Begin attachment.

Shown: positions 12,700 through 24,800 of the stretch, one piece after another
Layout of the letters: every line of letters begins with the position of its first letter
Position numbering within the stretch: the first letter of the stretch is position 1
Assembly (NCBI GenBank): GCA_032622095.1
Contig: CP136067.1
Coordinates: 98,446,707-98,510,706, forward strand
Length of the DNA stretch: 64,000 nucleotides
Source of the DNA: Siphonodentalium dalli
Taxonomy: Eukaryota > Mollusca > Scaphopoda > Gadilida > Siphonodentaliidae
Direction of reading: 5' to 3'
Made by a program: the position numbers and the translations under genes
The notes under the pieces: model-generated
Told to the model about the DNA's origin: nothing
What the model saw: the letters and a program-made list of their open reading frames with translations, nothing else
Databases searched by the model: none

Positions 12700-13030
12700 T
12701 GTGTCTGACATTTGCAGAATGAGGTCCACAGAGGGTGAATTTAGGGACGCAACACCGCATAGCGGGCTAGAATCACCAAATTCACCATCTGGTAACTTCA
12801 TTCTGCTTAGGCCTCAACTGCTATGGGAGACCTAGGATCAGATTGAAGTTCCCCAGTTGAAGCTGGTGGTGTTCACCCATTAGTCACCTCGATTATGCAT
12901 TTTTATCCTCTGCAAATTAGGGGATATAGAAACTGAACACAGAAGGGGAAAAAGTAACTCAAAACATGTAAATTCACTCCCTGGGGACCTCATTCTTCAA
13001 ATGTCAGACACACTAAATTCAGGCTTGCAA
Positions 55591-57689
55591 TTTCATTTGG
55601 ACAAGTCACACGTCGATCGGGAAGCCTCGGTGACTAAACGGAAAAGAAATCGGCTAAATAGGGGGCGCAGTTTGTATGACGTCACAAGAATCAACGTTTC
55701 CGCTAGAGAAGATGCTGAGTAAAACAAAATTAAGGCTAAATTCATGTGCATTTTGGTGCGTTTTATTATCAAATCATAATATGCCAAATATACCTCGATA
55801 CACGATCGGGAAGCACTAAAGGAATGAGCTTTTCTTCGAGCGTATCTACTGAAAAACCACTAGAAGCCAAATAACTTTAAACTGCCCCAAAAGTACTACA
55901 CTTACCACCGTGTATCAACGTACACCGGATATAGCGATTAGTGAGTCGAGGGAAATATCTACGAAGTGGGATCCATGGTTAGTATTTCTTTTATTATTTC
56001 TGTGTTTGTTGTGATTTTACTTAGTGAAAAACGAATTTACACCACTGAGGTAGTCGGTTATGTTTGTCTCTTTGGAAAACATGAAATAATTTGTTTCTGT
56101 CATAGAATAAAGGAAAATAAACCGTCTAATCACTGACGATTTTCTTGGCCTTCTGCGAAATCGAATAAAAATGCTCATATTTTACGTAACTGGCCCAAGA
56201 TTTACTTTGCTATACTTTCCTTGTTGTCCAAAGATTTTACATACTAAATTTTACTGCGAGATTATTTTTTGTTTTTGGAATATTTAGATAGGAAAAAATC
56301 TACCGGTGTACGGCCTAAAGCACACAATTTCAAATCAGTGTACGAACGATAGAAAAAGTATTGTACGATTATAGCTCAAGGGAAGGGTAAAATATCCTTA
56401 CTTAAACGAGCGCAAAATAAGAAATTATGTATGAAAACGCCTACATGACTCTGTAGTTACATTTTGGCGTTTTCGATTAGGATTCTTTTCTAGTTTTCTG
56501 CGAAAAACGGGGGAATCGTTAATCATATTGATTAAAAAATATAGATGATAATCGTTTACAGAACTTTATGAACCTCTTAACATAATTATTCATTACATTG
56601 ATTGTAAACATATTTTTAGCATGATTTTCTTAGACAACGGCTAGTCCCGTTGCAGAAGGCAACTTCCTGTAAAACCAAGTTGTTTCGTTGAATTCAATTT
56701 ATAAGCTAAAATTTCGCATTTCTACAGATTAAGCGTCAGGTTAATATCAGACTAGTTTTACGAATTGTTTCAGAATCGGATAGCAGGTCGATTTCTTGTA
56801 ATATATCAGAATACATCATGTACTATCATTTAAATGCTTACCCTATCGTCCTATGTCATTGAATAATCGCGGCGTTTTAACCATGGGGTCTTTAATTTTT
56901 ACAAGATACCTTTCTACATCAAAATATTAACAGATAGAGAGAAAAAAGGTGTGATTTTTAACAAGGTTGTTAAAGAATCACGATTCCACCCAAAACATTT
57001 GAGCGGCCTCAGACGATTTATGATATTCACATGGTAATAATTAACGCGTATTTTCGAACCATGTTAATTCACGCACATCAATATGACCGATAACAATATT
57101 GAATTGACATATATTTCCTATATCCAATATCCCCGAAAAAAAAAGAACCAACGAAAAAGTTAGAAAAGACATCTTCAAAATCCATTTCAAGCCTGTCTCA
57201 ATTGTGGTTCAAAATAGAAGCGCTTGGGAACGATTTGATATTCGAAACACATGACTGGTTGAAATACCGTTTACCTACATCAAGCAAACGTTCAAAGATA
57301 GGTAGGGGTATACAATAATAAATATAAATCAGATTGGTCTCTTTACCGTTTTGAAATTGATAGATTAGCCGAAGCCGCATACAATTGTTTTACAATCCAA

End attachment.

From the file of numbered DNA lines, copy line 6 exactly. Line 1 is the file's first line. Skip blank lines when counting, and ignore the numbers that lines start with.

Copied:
Coordinates: 98,446,707-98,510,706, forward strand